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Friday, January 1, 2016

Reflecting on 2015

You could say 2015 was a good year, even if it wasn't an easy one. Career-wise I made a huge change of direction. Earlier I had relied on random freelancing gigs. To be honest, I wasn't never particularly great at that. The rates are quite poor and the income is not that stable.

I realized this wasn't something that could work over longer term. As a result, an effort known as SurviveJS was born. That's what kept me busy during 2015. I hope 2016 will be another SurviveJS year.

SurviveJS - What's It About?

My first book!
You could say the seeds of SurviveJS were planted when I happened to comment on a blog post by Christian Alfoni. He had written about Webpack, and commented on the situation (lack of docs). At the time the tool, even though valuable, was really hard to approach. To change the situation, we wrote the first version of the Webpack/React cookbook. It's an effort that became quite popular.

This initial success made me realize there might be room for something commercial. I decided to poke an old publisher acquaintance of mine. We tried proposing a book related to the topic, but failed to get the deal. Christian got busy with some work of his own. Regardless, I decided to carry on. I chose Leanpub as my intermediate given I didn't want to deal with the complexity of sales myself (VAT MOSS and all that).

Suffice to say, this process led to an interesting book about Webpack and React. It's an ongoing effort. At the moment this is something that sustains itself financially allowing me to focus on the effort. This is a very good situation for everyone involved.

If you had told me a year ago I would have sold almost thousand books by the end of 2015, I wouldn't have believed you. The book was the #1 selling book for the last week of 2015 at Leanpub. It was also a part of the React Indie Bundle. The bundle was a success as well.

As I don't want to bore you with exact details, consider checking out my recap of the year 2015 of SurviveJS. You'll find more specific information there.

Personal Development

Winter fog
I think this was a good year in terms of personal development. Besides beginning to understand publishing business a little better, I picked up photography (Fuji X100S is great!), improved my artistic skills, and even improved my technical skills. Having to think deeply about something forces you to actually understand what you are doing and why.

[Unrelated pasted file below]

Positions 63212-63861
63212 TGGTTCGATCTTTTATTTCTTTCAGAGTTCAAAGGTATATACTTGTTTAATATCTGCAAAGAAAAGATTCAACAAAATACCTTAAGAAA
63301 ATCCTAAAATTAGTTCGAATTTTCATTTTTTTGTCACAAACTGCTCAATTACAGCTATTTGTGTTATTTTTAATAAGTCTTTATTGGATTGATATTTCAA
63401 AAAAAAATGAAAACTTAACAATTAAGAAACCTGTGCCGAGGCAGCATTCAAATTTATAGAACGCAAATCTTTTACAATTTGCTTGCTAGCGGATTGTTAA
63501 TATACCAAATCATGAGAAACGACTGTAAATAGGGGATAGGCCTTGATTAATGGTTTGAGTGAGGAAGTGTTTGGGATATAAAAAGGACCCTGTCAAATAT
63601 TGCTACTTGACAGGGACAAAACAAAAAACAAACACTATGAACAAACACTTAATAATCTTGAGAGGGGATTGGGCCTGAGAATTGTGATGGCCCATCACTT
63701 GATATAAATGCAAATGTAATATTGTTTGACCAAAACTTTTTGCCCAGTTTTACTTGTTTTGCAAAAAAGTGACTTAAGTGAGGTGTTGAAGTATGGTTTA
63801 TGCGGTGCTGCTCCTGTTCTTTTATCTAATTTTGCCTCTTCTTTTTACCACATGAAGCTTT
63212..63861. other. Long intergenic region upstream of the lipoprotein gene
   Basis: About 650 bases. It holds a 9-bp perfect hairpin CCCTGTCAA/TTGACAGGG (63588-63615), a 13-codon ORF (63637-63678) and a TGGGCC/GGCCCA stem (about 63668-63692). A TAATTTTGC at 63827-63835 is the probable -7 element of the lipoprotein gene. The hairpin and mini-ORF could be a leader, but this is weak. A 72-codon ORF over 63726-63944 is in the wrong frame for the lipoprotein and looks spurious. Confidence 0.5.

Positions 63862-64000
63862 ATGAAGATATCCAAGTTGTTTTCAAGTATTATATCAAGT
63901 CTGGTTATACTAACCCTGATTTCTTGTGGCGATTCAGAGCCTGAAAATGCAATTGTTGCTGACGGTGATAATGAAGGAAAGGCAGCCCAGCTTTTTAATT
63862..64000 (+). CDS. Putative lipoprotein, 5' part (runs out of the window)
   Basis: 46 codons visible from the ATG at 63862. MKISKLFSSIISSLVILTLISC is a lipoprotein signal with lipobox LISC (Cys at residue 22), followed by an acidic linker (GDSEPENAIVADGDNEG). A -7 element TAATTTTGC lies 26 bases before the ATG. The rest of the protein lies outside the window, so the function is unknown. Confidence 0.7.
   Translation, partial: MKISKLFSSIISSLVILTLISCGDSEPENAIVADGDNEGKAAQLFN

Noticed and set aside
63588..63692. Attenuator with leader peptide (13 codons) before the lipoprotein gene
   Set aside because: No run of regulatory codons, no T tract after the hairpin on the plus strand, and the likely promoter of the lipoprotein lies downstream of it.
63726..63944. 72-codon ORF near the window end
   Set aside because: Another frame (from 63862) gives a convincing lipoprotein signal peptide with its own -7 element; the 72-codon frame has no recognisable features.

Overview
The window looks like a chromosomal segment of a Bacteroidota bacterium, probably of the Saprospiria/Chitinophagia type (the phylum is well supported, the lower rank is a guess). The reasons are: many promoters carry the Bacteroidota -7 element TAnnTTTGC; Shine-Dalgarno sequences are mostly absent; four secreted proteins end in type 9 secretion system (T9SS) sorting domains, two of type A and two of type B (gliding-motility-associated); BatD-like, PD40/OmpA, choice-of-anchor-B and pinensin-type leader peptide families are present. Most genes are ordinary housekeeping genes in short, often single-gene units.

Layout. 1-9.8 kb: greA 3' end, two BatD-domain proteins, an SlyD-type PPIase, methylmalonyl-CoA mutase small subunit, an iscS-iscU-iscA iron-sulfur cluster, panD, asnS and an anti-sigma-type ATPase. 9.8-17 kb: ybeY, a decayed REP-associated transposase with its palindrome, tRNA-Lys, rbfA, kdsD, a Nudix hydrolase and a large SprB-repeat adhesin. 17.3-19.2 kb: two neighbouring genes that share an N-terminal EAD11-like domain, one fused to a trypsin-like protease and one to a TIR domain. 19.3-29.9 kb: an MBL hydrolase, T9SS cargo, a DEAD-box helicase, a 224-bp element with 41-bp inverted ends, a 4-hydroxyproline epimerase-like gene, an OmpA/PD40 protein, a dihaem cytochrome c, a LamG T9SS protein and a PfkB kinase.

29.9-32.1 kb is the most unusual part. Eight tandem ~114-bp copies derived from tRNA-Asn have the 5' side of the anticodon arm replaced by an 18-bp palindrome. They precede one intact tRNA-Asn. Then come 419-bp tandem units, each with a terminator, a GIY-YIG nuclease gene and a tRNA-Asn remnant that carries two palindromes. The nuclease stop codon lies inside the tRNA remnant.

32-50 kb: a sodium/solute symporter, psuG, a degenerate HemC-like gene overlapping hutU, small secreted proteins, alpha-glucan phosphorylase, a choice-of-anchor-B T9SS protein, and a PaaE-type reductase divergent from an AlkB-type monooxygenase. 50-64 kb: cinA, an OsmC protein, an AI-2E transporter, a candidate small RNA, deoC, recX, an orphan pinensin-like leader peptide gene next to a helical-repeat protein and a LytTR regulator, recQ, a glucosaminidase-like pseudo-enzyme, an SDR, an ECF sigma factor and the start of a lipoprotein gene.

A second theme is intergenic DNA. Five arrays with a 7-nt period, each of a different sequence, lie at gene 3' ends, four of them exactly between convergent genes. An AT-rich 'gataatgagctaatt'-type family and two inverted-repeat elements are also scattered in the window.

I developed a couple of semi-interesting libraries/tools during 2015. I've listed some notable ones below:
  • Reactabular is a powerful table abstraction for React. I pushed a lot of problems to user space, but it seems to work quite fine regardless.
  • react-pagify is a paginator for React. This grew out of Reactabular, but isn't coupled with it in any way. I probably need to rethink the API and make the demo page nicer. The functionality is there, though.
  • react-ghfork is an easy GitHub fork component for React. Not much to add.
  • react-ellipsify is a neat ellipsis component for React. It's not particularly popular, but I achieved what I wanted to technically speaking. The API is nice and it can ellipsify any content. This might come in handy later.
  • Antwar is a Webpack and React based static site engine I developed with Andreas Eldh. It's still a little rough at places. I hope to get a solid version out there early 2016. It's just something I develop based on my own needs and it's not even meant for large scale usage. Nevertheless, there might be a thing or two to learn from the implementation.
  • webpack-merge was developed to address an issue showcased by my book development. I needed simple means to organize Webpack configuration. A simple variant of a standard recursive merge seemed to fit the problem. The library has grown since to make it even more suitable for organizing complex configuration and as a result it fills a small niche in the ecosystem.
Overall, it was a good year and I progressed in many areas. A lot of these projects will likely go further during 2016.


I gave a couple of presentations during the year. I know I should do more, but my geographical location doesn't really help with that. If I want to present, I have to spend a day or two traveling, not to mention that this tends to be expensive. I've listed my presentation slides of 2015 below (works best in Chrome):
Maybe I'll do more in 2016, but this depends on luck and demand. I tend send some proposals every once in a while, but it's quite competitive these days with that.


Winter Sun
In addition to being a talking head, I participated events as listed in my travel reports below:
I want to give special thanks to Prospect One and jsDelivr for helping to sponsor the OSCON trip. If you need graphics or web performance work done, consider them. Thanks Dmitriy!

It's fun to visit events every once in a while. They force you to get out of your shell a bit, and at least it breaks the monotony of daily grind somewhat. Sometimes spending a few days abroad is all you need. It gives you perspective and energy to push further.


It feels like 2015 was a good year. It definitely wasn't an easy one, but at least I have a certain direction now. Especially SurviveJS is something I can, and will, push further. The best thing about the situation is that it allows me to contribute to the community while doing something I enjoy.

I am fairly confident about 2016. 2015 put me on the right track and took some weight from my shoulders. Now I just have to make most of the momentum. Interesting times.